Ask an expert - Chris Wilbur, Hinsdale Central social studies teacher
Last updated 11/6/2019 at 5:17pm | View PDF
How did teaching become a passion?
No one gets to college alone. Every student is supported along the way by some exceptional teachers - like the ones recognized each year with the University of Chicago Outstanding Educator Award.
Included in this year's class of honored educators is Chris Wilbur. Now in his 17th year at Hinsdale Central High School, Wilbur was nominated by former student Amani Mryan, now a first-year student at UC. In her nomination, Mryan spoke of Wilbur's passion and dedication to his students and to his job as an educator.
In addition to teaching classes in civics and AP government and politics, Wilbur coaches the Hinsdale Central forensics team, of which Mryan was a member.
"She was the heart and soul of the team," said Wilbur, who remember Mryan as a leader and role model for the team and for her fellow students.
Just as Mryan credits Wilbur for helping her to get where she is today, Wilbur credits Lamont Colucci, a teacher at his Wisconsin high school, with fueling his desire to become a teacher. Like Wilbur, Colucci shared his passion for the information he was teaching while also emphasizing the importance of values and morality.
"He showed me the importance of a worldview," Wilbur said.
A class about Russia and China was one of the three classes Wilbur took with Colucci. That class sparked an ongoing interest that eventually led to Wilbur's placement at Hinsdale Central.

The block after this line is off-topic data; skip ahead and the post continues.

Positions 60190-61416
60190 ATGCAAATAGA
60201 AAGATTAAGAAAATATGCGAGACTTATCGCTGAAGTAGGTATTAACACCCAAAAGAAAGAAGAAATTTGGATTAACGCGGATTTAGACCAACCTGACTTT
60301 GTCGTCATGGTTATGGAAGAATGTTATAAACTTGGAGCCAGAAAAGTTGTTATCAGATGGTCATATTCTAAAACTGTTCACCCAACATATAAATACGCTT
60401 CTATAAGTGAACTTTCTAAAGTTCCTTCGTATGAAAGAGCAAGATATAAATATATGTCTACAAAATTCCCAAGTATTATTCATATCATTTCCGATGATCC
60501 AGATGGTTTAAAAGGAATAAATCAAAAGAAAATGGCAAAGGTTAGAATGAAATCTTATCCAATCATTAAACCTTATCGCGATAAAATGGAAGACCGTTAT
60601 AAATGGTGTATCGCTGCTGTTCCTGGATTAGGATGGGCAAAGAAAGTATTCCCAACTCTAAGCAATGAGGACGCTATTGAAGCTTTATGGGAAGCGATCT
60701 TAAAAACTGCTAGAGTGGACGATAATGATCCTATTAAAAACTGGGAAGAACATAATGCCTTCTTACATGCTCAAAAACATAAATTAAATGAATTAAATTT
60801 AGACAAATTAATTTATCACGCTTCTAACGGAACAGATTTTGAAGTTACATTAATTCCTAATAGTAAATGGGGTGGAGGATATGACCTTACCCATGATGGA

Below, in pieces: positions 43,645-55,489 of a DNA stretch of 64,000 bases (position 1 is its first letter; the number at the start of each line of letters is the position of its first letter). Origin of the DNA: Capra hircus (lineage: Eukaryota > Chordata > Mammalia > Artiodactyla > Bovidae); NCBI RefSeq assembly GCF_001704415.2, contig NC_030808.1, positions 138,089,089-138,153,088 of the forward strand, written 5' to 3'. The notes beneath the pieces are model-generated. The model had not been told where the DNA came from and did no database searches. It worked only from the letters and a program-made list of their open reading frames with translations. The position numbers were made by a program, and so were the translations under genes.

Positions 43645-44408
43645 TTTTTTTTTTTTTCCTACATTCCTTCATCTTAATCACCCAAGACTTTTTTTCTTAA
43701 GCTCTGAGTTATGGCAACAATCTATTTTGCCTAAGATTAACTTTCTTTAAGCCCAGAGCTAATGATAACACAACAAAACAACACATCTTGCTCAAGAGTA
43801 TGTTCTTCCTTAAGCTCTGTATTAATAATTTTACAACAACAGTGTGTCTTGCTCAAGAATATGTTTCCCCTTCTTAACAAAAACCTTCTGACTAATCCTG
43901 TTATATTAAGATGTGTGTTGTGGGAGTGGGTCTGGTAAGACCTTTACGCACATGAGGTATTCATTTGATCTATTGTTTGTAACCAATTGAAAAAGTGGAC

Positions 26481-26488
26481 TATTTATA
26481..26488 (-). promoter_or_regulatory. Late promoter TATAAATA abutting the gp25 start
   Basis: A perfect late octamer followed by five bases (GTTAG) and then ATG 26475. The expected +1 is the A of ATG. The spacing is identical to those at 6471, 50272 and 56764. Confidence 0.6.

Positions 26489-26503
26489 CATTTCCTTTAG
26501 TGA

Wilbur said a little good luck and some perfect timing led him to the job at Central - the only teaching job he's had since graduating from the University of Wisconsin-Madison. He met former Assistant Superintendent Jim Polson at a job fair on campus and learned of the school's need for Russian history teacher. Wilbur just happened to have that qualification in his teaching tool box.
"It turns out, that's why I'm here," he said. "I feel like I'm where I'm supposed to be"
Students are at the center of everything he does as a teacher, said Wilbur, who added his job goes beyond teaching the contents of a textbook. He encourages his students to get involved with their community and their democracy by requiring each student in his AP government and politics class to spend eight hours shadowing someone in those fields.
"Democracy happens everywhere. It's not just in Washington, D.C.," Wilbur said.
While politics isn't an appropriate subject for the dinner table, the conversation is encouraged in Wilbur's classroom. While being careful not to share his own opinions, Wilbur said he guides student discussions about current events and issues, encouraging them to listen to other views and consider opinions that are different from their own.
"The kids come into class ready to discuss the latest events," Wilbur said, which makes keeping up on the news a vital part of his job.
Wilbur learned of his recognition as an Outstanding Educator when a letter and a paperweight arrived in the mail. It came as a pleasant surprise, and a nice reminder that the job he loves is making a difference in the students he teaches.
"It's nice to be recognized," he said.